Growing English Spinach

Latest Update 16th July 2016.


English Spinach
  • English spinach is a cut and come again vegetable. Similar to silverbeet but much more compact and slower growing.
  • Despite its high nutrient value, like most organic gardeners in my climate zone, I prefer to grow silverbeet because its more productive, less likely to run to seed in warm weather and we prefer the taste.
  • Some gardeners may prefer to grow spinach because of its compactness and because the taste may be to their liking.
  • Both spinach and silverbeet have excellent nutritional value but spinach has an edge in some areas.
  • They both have a low calorific value which helps control weight.
  • Spinach has just about double the fibre content and is very high in Beta Carotene, which is a strong anti-oxidant and helps to protect against eye damage when exposed to the sun. It also protects against heart disease and cancer.
  • Spinach is significantly lower in sodium. Important in a low salt diet.
  • They are both excellent sources of folate, which experts say(1) helps prevent heart disease, cancer, neural tube defects in infants and degenerative nervous system diseases in adults such as Parkinson and Alzheimer. It also helps to strengthen the immune system.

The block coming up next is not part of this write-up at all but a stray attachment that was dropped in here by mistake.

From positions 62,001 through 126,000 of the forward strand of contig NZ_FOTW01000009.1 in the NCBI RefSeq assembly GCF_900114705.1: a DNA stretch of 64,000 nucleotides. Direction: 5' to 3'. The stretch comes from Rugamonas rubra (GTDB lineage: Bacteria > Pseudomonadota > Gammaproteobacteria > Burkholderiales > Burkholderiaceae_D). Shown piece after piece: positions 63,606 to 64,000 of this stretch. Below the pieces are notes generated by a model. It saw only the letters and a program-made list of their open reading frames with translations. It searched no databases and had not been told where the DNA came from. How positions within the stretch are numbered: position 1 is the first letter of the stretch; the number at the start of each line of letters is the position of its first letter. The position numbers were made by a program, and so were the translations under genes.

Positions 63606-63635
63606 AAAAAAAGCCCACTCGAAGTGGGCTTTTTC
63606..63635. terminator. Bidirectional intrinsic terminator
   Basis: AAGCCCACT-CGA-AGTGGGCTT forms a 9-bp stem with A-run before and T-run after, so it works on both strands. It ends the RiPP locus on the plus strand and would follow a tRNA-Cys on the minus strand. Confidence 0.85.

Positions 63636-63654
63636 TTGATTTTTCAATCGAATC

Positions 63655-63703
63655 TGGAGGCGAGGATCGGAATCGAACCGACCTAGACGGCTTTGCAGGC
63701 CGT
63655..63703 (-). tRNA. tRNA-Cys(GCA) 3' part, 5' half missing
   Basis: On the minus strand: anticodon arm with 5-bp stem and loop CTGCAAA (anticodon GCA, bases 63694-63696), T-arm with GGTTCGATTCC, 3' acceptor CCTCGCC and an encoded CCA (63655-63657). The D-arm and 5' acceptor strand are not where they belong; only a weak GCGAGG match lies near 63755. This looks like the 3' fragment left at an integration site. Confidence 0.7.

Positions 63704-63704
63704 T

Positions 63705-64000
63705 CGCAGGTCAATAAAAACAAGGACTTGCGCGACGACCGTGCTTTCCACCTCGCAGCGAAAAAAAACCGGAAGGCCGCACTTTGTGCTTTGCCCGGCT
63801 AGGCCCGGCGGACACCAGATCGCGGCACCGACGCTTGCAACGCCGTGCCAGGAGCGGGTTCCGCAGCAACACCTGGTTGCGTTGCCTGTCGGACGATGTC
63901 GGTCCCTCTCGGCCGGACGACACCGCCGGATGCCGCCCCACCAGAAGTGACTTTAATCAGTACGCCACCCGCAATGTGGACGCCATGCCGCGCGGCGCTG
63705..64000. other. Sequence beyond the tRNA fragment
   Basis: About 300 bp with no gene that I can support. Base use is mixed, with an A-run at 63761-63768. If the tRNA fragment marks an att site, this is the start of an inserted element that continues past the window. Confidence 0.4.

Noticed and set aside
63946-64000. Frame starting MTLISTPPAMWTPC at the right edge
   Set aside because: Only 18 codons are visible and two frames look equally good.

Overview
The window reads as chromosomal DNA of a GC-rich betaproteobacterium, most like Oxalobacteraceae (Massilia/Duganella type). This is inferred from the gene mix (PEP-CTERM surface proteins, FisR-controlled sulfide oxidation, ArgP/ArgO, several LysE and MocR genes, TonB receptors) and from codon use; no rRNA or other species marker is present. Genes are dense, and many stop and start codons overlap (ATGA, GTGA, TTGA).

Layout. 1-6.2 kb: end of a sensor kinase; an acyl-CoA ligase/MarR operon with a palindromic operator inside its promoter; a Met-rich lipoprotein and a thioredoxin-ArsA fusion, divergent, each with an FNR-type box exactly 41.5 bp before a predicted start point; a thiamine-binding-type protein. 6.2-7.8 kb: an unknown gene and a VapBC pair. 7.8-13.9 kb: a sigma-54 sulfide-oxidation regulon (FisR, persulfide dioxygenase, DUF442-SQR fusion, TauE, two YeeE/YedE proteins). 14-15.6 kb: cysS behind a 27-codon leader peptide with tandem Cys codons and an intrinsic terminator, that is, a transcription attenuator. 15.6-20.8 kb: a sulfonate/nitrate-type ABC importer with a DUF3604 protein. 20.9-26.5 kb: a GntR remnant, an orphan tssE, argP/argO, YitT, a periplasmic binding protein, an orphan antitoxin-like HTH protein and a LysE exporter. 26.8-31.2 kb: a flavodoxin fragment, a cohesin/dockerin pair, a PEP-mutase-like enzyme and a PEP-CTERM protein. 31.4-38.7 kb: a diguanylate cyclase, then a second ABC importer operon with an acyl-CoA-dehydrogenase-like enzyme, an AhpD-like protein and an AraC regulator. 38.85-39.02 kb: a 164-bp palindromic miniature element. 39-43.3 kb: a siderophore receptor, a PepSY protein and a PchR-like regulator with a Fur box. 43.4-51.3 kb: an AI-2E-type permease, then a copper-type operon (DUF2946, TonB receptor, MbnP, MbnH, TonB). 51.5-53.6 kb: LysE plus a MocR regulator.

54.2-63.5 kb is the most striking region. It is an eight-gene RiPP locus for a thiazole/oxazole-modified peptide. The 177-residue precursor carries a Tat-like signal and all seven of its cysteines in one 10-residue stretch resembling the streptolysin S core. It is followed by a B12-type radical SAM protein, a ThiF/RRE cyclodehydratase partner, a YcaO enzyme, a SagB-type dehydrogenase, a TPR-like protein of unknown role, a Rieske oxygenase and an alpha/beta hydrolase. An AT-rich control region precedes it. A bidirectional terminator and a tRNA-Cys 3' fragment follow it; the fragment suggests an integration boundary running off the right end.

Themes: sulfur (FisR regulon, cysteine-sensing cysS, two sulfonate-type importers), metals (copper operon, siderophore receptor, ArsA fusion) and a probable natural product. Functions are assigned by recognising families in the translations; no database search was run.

• Spinach and silver beet are both high in iron and many vegetarians depend on vegetables like these to maintain iron levels in their diet.
Details.
  • Binomial Name:                                            Spinacia oleracea.
  • Family:                                                          Amaranthaceae.
  • Variety:                                                         English Spinach.
  • Crop Rotation Group:                                     Light Feeders.
  • Garden Bed Type:                                          Garden Ecobed.
  • Plant Spacings (centres x rows):                     400 x 350mm. 
  • Recommended pH:                                        6.0 - 7.5.
  • Minimum sun per day:                                    4 hours.
  • Weeks to harvest:                                          18 weeks.
  • Good Companions:                                        Beans, beetroot, sage, onion, potato, nasturtium.
  • Climate:                                                        Warm temperate.
  • Geography:                                                   Southern hemisphere. 
Nutrition.
  • This food is very low in saturated fat and cholesterol. 
  • It is a good source of thiamin, calcium, iron, magnesium, phosphorus and potassium, and a very good source of dietary fibre, vitamin C, vitamin K, vitamin B6, folate and manganese. 
  • More from nutrition data.self.com.
    Growing Conditions:
    • They grow best in full sun in cooler months, but need heavy shade in spring and summer to prevent bolting.
    • A 75% rated shadecloth should be used in hot weather.
    • Spinach prefers well structured, firm, moist soil containing plenty of organic material.
    Soil Preparation. 
    • In Summer, clear space for spinach and apply a 60mm layer of thermal compost and a cover of fresh straw mulch.
    • Leave the bed for 4 weeks to build up worm and microbial activity before planting a crop.
    Growing Instructions.